The Sunday Telegraph (Sydney) - Body and Soul - - NEWS -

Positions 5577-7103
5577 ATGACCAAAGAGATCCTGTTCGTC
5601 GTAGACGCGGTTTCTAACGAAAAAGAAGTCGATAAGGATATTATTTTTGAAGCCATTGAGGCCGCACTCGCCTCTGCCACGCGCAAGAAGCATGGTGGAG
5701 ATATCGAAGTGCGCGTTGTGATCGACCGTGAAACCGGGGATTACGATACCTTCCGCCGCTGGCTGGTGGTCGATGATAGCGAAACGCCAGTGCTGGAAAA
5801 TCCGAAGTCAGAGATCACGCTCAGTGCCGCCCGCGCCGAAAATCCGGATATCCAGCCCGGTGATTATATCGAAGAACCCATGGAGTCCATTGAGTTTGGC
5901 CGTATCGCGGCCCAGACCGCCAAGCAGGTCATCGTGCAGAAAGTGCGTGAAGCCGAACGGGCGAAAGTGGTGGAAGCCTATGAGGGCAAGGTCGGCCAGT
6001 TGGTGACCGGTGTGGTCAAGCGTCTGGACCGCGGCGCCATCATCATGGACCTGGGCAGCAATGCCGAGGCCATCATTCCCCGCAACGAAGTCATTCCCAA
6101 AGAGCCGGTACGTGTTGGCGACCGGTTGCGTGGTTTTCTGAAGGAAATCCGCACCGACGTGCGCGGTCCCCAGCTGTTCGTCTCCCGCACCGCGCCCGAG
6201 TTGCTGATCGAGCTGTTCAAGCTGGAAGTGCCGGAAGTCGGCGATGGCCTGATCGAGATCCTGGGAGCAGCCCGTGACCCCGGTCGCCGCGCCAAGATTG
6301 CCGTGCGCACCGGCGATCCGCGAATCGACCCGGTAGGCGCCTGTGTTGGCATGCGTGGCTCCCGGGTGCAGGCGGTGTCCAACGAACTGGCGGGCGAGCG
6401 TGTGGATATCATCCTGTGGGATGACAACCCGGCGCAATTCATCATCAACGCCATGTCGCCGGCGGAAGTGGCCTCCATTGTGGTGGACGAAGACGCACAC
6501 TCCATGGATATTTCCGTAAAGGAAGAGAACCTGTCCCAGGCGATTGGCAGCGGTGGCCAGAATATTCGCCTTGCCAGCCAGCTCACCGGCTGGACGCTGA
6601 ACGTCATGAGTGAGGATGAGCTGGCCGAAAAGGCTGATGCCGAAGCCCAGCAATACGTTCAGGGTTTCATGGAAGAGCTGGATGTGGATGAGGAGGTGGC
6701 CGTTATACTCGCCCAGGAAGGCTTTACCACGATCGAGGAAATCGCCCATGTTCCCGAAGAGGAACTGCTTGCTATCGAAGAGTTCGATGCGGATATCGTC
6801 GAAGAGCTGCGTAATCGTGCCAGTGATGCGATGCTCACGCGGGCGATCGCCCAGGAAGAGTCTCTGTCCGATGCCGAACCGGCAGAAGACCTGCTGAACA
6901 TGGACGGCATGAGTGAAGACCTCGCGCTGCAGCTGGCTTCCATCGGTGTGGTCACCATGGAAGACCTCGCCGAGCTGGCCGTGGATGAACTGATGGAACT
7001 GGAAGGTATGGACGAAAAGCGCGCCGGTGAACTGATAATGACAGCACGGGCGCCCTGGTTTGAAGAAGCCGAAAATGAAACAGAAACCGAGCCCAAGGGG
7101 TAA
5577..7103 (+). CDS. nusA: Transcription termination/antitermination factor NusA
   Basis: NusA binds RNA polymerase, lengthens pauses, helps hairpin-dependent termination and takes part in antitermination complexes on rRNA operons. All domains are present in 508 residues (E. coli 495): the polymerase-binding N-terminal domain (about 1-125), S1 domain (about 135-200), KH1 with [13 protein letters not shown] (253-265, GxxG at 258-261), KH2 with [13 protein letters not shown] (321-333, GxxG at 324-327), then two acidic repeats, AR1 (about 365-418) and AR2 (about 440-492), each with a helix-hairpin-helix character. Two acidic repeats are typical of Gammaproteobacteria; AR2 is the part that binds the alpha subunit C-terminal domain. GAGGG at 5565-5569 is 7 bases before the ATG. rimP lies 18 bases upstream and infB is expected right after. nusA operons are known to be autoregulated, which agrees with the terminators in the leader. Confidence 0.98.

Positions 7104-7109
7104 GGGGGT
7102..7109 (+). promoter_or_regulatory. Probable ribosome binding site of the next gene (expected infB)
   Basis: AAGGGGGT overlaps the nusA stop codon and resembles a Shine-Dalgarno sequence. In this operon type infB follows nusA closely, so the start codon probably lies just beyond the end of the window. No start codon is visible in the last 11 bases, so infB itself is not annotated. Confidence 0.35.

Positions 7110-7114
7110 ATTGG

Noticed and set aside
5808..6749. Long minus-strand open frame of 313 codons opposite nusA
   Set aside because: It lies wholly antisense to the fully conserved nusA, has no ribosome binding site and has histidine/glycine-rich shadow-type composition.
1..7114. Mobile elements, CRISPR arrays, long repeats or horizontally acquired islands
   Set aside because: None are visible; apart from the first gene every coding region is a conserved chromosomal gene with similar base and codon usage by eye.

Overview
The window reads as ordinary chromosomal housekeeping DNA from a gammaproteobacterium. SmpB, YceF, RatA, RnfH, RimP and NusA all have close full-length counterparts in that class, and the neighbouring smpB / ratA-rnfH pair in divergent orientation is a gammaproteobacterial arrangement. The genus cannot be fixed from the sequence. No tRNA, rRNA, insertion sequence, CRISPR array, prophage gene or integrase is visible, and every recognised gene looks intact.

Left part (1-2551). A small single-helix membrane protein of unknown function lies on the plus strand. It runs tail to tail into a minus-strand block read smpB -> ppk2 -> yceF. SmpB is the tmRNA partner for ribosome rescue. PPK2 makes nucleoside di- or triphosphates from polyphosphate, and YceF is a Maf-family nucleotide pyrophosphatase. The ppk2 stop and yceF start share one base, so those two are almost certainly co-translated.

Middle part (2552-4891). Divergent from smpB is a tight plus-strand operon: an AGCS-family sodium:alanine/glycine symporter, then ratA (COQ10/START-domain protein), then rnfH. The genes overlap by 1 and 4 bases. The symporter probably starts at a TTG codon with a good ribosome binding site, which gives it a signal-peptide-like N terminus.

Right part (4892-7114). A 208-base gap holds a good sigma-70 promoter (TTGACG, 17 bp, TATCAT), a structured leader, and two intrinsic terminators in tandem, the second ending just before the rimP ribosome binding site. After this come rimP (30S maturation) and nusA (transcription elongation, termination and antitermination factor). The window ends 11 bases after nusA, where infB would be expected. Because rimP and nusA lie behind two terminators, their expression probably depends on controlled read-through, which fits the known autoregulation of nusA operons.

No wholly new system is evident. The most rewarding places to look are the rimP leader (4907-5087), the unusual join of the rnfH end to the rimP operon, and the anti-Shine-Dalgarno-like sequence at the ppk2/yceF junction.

Ac­cord­ing to Span­ish re­searchers, wear­ing shoes with curved soles can re­duce the sever­ity of chronic lower back pain. These shoes make you less sta­ble, so more back mus­cles are ac­ti­vated while you walk, and the lum­bar area is strength­ened. As well as help­ing in­crease mus­cle strength and spine sta­bil­ity in the lower back, the shoes also im­prove the de­gree of cur­va­ture in the spine, which helps re­duce the amount of dis­abil­ity and pain that peo­ple ex­pe­ri­ence. New Aus­tralian re­search sug­gests that an ab­domino­plasty (tummy tuck) can im­prove back pain caused by child­birth. It found that when this pro­ce­dure in­volved the re­pair of mus­cles (such as that used to treat se­vere ab­dom­i­nal sep­a­ra­tion), women ex­pe­ri­enced a de­crease in pain and pain-re­lated dis­abil­ity in as lit­tle as six months. This is thought to be due to an in­crease in ab strength. The pro­ce­dure is a form of ma­jor surgery, so talk to your GP be­fore go­ing ahead. Re­searchers from the Ra­di­o­log­i­cal So­ci­ety of North Amer­ica have de­vel­oped a 10-minute pro­ce­dure for com­pressed or her­ni­ated discs. Doc­tors do a CT scan, then emit a dose of ra­diofre­quency en­ergy into the area to re­duce in­flam­ma­tion, re­lieve nerve pain and re­lax the mus­cles. Dur­ing a trial study, 80 per cent of pa­tients who re­ceived the treat­ment were still pain-free af­ter a year, and 90 per cent of pa­tients didn’t re­quire fur­ther surgery.

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